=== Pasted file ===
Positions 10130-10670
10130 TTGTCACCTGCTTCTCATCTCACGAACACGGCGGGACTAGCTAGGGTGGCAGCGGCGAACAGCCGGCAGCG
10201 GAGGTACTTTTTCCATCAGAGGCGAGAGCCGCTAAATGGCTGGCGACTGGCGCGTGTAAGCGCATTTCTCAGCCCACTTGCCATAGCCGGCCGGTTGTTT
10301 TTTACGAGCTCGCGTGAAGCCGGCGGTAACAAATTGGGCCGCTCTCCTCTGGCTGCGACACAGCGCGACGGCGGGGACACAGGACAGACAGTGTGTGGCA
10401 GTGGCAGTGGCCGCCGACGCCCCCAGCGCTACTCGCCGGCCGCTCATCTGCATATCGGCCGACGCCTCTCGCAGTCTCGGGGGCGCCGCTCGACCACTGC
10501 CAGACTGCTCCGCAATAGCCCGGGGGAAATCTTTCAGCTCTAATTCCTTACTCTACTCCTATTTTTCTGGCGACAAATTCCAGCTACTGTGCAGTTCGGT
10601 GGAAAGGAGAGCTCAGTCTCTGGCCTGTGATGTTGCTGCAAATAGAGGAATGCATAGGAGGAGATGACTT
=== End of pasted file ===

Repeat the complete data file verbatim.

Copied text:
Positions 10130-10670
10130 TTGTCACCTGCTTCTCATCTCACGAACACGGCGGGACTAGCTAGGGTGGCAGCGGCGAACAGCCGGCAGCG
10201 GAGGTACTTTTTCCATCAGAGGCGAGAGCCGCTAAATGGCTGGCGACTGGCGCGTGTAAGCGCATTTCTCAGCCCACTTGCCATAGCCGGCCGGTTGTTT
10301 TTTACGAGCTCGCGTGAAGCCGGCGGTAACAAATTGGGCCGCTCTCCTCTGGCTGCGACACAGCGCGACGGCGGGGACACAGGACAGACAGTGTGTGGCA
10401 GTGGCAGTGGCCGCCGACGCCCCCAGCGCTACTCGCCGGCCGCTCATCTGCATATCGGCCGACGCCTCTCGCAGTCTCGGGGGCGCCGCTCGACCACTGC
10501 CAGACTGCTCCGCAATAGCCCGGGGGAAATCTTTCAGCTCTAATTCCTTACTCTACTCCTATTTTTCTGGCGACAAATTCCAGCTACTGTGCAGTTCGGT
10601 GGAAAGGAGAGCTCAGTCTCTGGCCTGTGATGTTGCTGCAAATAGAGGAATGCATAGGAGGAGATGACTT